‘A bus is open to everyone regardless of class’: riding the world’s biggest network | Indonesia


In 2004, Ananda Putra Fajar, or Nanda to his family, was among those trying out Jakarta’s newly launched first bus fleet. Jakarta had long been infamous for its traffic congestion and air pollution, and in the search for a solution it had turned to Colombia’s capital, Bogotá, which had developed a system called Bus Rapid Transit, or BRT, a kind of high-concept bus network that has a central spine of frequent, rapid buses with their own infrastructure, which passengers can reach via feeder buses that connect deep into residential areas.

Bogotá had put the system in place a couple of years before: Jakarta’s version was called TransJakarta and initially ran through a 12-kilometre dedicated lane. Now, 19 years later, Nanda has grown to rely on the bus to commute to work, while TransJakarta has grown to become the world’s longest BRT system, spanning more than 251 kilometres (156 miles), with up to 1 million passengers daily, in a city with a population of 11 million.

“I feel very comfortable commuting with TransJakarta,” said Nanda, now 29 and a recruiter in Jakarta’s main business district. “There’s no need to use a private vehicle.”

The fare is Rp3,500 (about 18p) a trip, which has not gone up since the launch, thanks to government subsidies. A feeder system of hundreds of microbuses and cars helps the BRT reach 88% of Jakarta’s sprawling neighbourhoods and satellite cities. There are now 240 routes across the city, compared with 22 routes a decade ago. In the same period, TransJakarta’s fleet has quadrupled to 4,642 buses.

Morning commuters wait to board a TransJakarta bus at a station in the business district. Photograph: Bloomberg/Getty Images

As the bus system expands, so do its passenger numbers, from about 100 million in 2013 to more than 264 million in 2019. Mutia Zakia, another regular passenger, told the Guardian she had given up travelling in any other way. “I’ve ditched my motorbike and relied fully on TransJakarta, especially since it has many routes now,” she said. “It’s much cheaper and often spares me from the traffic jam as the buses I use have their own lanes.”

Gonggomtua Eskanto Sitanggang, the interim director of the non-profit Institute for Transportation and Development Policy (ITDP) Indonesia, which has been assisting TransJakarta, said: “When we have, say, 40 passengers on a bus, that means we’re taking 40 private vehicles off the street. Each bus passenger emits four times less carbon than a private motorbike user and two times less carbon than a private car user. With further improvements, emissions can be further suppressed, including by using electric buses.”

But private vehicle use is also expanding quickly, with 20.2m private vehicles in Jakarta, 16.1m of them motorcycles, according to a 2022 Greenpeace and Resilience Development Initiative report. Jakarta’s greenhouse gas emissions from transportation were estimated to exceed 22.8m tonnes in 2020, 15.8m of which came from private motor vehicles.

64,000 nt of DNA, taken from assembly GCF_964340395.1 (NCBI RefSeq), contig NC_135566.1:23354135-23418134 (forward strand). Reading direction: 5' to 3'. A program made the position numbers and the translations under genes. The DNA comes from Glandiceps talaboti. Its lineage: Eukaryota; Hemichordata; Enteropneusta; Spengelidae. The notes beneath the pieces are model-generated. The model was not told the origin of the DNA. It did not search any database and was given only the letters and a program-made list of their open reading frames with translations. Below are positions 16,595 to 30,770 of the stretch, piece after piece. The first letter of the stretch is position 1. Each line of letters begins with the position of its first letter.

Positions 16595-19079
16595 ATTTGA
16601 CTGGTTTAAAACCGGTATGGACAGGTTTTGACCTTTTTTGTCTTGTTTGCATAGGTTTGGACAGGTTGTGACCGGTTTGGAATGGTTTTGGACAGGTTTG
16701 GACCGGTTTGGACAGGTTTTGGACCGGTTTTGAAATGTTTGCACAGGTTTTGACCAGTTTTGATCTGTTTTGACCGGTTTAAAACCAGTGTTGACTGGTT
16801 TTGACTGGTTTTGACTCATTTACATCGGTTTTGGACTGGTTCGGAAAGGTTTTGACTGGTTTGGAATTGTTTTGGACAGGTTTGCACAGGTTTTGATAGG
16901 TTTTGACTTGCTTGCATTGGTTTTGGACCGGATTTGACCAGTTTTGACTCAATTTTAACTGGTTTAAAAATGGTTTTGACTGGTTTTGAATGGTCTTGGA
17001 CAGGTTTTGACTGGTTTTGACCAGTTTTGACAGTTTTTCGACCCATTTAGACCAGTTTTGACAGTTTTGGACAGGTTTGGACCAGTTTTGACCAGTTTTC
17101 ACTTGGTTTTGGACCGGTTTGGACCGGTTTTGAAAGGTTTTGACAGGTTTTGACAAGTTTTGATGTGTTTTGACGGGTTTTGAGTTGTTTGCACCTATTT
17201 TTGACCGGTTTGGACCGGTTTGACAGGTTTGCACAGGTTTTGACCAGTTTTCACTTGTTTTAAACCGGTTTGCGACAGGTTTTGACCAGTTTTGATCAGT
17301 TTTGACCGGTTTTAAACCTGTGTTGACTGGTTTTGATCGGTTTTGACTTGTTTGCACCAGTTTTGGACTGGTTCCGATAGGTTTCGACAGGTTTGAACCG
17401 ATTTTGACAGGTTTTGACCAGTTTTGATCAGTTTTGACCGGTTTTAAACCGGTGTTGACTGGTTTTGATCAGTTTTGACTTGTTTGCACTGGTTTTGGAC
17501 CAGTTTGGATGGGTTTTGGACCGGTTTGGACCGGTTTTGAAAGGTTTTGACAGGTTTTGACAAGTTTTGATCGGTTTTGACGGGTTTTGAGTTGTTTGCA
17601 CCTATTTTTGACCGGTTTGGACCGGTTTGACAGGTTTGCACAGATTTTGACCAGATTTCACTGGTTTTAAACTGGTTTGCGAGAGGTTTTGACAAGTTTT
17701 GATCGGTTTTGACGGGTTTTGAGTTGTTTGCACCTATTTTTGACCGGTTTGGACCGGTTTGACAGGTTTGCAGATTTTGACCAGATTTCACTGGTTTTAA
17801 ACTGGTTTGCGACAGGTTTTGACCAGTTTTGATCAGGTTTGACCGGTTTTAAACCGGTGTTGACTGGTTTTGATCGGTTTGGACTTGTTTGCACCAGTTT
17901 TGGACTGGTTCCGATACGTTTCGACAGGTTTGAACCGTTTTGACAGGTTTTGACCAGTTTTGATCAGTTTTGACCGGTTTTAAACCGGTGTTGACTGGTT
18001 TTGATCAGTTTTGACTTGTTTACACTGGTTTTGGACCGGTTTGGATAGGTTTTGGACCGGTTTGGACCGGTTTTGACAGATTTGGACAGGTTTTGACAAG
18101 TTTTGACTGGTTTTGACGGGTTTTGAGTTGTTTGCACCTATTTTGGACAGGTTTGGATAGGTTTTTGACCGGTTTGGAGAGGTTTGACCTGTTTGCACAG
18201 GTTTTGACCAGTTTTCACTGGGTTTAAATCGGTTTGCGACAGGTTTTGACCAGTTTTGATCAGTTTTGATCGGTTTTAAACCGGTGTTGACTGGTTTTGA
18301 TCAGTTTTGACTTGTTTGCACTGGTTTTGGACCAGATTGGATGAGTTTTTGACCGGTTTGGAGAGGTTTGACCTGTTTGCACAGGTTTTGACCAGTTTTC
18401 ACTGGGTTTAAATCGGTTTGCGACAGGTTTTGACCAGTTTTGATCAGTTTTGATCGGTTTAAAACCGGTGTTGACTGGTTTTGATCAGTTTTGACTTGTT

A Transjakarta bus on a dedicated road in Jakarta
A Transjakarta bus on a dedicated road in Jakarta. Photograph: Bay Ismoyo/AFP/Getty Images

The city is pinning its hopes on the BRT to help it reach its net zero emissions target by 2050, and wants to rapidly move over to electric buses, hoping to reach 100% electric by 2030. “We are running 74 electric buses now and from our experience in the past 18 months we’ve seen not only reduced pollution but also reduced operational and maintenance costs,” said Daud Joseph, TransJakarta’s director of operations and safety.

But the cost – that will be 10,000 buses at the current rate of growth – is a real concern and Gonggom says TransJakarta will need to explore alternative business models that would encourage private participation to expedite the plan. Some argue that government subsidies for private electric vehicles should be reallocated on public transportation instead to further reduce traffic congestion and greenhouse gas emissions.

“TransJakarta can’t run alone. There should also be push policies from the government that will discourage people from using private vehicles, although these non-populist policies may be difficult to apply,” Gonggom said.

Joseph hopes that with more countries competing in electric bus production, prices will fall, but he agrees that while the government has issued tax incentives for buying electric buses, other incentives will also be necessary.

“While a shift to private electric vehicles may reduce air pollution, it won’t reduce traffic congestion. It’s only by using public transportation that reduction of both will be significant,” he said.

It’s not perfect, by any means. But its growth is a testament to the way a good public transportation system can benefit everyone. Fani Rachmita, of ITDP, said: “TransJakarta has cultivated a very big and loyal base of users because many of these people may not have other affordable options. The bus is open to anyone regardless of their economic class.”

  • The alternatives series explores countries and communities around the world who are working with low-carbon solutions. For more from the series, read on.


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